European milk production may slow down during 2016 as cow numbers fall, according to the European Commission’s beef forecasting working group.
The number of dairy cows in the continent’s seven biggest dairy nations will fall 0.5% between 2015 and 2016, the group has said.
This could limit milk flow over the course of the year, matching previous estimates of production easing once the spring peak had passed.
But the figures reveal a split in Europe, with some countries surging ahead.
Cow numbers in Ireland could rise 5.7% and 1.5% in the Netherlands — two countries with rapid expansion plans.
Expansion will be more muted in the UK at 0.3%. But numbers could fall 1.3% in Germany, 1% in France and 2.5% in Poland.
The EU’s Milk Market Observatory (MMO) board met on Tuesday (26 April) to review the latest dairy data.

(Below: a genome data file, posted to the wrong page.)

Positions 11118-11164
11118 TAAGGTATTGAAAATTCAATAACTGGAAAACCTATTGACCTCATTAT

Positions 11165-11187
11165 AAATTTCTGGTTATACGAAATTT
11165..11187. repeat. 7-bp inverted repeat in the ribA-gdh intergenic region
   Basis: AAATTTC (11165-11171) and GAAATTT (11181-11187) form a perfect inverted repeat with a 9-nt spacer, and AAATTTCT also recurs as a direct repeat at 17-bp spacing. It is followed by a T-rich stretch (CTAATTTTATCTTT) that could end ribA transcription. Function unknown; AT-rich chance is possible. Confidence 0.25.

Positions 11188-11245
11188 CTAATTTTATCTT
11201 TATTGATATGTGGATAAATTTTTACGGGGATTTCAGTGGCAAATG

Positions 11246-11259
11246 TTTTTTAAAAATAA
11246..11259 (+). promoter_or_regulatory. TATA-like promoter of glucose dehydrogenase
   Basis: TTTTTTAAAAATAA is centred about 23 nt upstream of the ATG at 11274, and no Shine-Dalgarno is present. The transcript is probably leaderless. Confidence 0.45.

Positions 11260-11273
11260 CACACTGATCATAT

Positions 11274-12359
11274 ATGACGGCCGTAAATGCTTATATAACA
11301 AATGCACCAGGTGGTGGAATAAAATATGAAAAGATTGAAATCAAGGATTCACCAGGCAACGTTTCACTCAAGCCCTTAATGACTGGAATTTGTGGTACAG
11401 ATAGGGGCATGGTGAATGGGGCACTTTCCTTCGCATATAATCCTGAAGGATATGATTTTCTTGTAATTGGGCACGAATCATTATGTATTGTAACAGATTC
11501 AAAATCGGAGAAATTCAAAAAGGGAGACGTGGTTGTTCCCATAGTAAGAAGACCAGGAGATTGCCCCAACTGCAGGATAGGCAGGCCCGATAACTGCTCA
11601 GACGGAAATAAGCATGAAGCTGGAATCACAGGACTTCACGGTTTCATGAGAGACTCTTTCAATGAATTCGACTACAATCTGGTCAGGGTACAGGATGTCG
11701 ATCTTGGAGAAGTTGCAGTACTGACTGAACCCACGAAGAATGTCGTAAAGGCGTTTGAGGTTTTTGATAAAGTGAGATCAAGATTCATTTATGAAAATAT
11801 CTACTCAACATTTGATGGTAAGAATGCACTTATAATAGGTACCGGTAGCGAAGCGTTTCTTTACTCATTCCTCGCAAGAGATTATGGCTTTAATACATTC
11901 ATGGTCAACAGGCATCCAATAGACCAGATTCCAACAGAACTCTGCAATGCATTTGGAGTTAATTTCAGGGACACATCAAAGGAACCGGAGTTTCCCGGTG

Farmers across the member states pumped out 7.4% more milk in January and February than the same months in 2015. Ireland, Luxembourg, Belgium and the Netherlands saw the biggest percentage rises.
This only weakened the trade, with average farmgate prices falling to 29.3c/kg (22.8p/litre) in February, with 28.6c/kg (22.25p/litre) expected for March.
“Overall, bearish market sentiment persists,” said the MMO’s summary of the meeting. “While developments in world demand give reasons for hope, farmgate milk prices and dairy commodity prices continue to be under pressure due to deteriorating EU market balance. Improvement in the supply/demand equation remains necessary.”
A presentation by Eucolait, the trade association for exporters, importers and wholesalers, concluded that strong European production in early 2016 outweighed the benefits of slowdowns in Australia, New Zealand and the USA.
Global trade was still tough, but China’s import volumes were encouraging, the body said.
“[With] no immediate price recovery in sight, the key factor in the coming months will be the strength of the EU spring flush,” Eucolait said.